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Will Work for Food

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I’ve heard it said that a person is never their true self unless they are sure they are alone; if this is true, then I must truly be a lunatic.

I have found myself, when walking in fields completely absent of others, reciting and reenacting whole musical scores such as “Jack’s Lament,” from The Nightmare Before Christmas or “If I Were A Rich Man,” from The Fiddler on The Roof. I leap from fences and logs and stumps, thrusting my hands to the sky, becoming quite animated- which made it all the more embarrassing when I walked right past someone I hadn’t seen. C’est la vie.

The Netherlands was a fun country. Rotterdam was cool, Amsterdam was overrated and smelled like tourism, marijuana, and sex but it was the ghostly sound of Dutch that seduced me. I love the way they say good morning, sounding like “Huda Morgen,” with a windy whisp of the throat and tongue on the R. And oddly enough, I thought I could understand them, even though mentally I knew that I didn’t. Such were the similarities between our respective languages.

It was in Amelo, far east, where I met someone that ended up more than a traveling acquaintance. Linda became my friend, and I actually spent more time at her place than I planned!! A first for me, as I am usually constantly moving. She introduced me to her Italian friend, and I cooked spaghetti with my homemade vegan recipe. Frederico said it was perfect, a great feat apparently, that a real Italian enjoyed a traditionally Italian meal prepared by an American.

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As I live and breath, my favorite part of traveling is meeting new and interesting people who are willing to share their life with me. I have felt this multiple times with many, a sort of vulnerability that makes possible the great connection I feel- like a secret knowledge we share together. This is still somewhat of a mystery for me, however, and maybe I can understand it as I grow.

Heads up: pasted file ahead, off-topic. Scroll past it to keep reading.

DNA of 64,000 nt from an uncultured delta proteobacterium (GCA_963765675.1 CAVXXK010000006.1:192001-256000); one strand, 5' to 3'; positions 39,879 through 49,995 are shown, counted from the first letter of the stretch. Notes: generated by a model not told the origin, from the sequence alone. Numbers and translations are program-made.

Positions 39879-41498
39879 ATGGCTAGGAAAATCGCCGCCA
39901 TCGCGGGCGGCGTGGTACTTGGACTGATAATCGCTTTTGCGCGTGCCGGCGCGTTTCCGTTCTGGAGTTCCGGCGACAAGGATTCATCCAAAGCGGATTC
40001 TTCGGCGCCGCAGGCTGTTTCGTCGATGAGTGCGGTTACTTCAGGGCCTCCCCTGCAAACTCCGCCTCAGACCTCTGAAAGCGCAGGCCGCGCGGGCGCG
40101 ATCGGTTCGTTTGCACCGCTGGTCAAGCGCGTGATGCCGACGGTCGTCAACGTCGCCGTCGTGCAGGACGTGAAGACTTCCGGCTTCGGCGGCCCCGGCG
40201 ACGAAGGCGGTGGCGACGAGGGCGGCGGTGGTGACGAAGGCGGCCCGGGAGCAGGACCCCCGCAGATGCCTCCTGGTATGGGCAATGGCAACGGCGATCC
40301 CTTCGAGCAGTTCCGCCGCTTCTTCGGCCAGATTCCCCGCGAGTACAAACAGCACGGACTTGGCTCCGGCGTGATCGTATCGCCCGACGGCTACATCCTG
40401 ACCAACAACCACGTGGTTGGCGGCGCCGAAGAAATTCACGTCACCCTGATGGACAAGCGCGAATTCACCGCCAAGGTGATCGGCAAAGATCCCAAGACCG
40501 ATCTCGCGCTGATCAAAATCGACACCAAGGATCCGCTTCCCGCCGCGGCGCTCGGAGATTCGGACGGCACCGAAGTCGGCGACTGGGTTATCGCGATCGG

I have felt the first pangs of loneliness while sitting in a campsite in Amsterdam. I knew they were destined to come sooner or later- you can´t expect to uproot one`s entire life and not feel even the least bit lonely. But come the morning, I felt quite alright, and ready to take on the world once more. I regret nothing of leaving. I truly feel alive, a little anxious, but blessed all the same. Solitude is a gift, and I recieve it gladly. But it is still okay to miss people now and again.

I walked across the German border and took a train to Munster. Not sure where I should stay, I began walking towards a green splotch on my map (a possible Forrest?) and took a small break in a thrift store; I hoped to find a book in English, as the one I had was almost finished. In broken German, I tried to ask for one when a woman of about 50 or 60 spoke. “I have a book in English in my home if you’d like. It’s one of Steinbeck’s, but it was too complicated for me.,” she said. Of course I accepted. I made myself comfortable and waited for her return. A bad smell lingered on my clothing, and my thoughts were filled with doubts- “where would I sleep? It was getting late. What would I eat? Where can I clean my clothes” and so on. Upon returning, the woman gave me not Steinbeck, but a small collection of short stories, and then offered me a bed for the night.

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“I invite you in because you have a good energy in you, and I hope that somewhere someone will help my own traveling son as I help you,” she explained. This isn’t the first time I’ve been told I had “Good energy.” A French man asked me where it came from and I honestly didn’t know what he was talking about. The woman gave me beer, cheese, bread, and other food that night. She helped me clean my clothing, and I slept like a baby.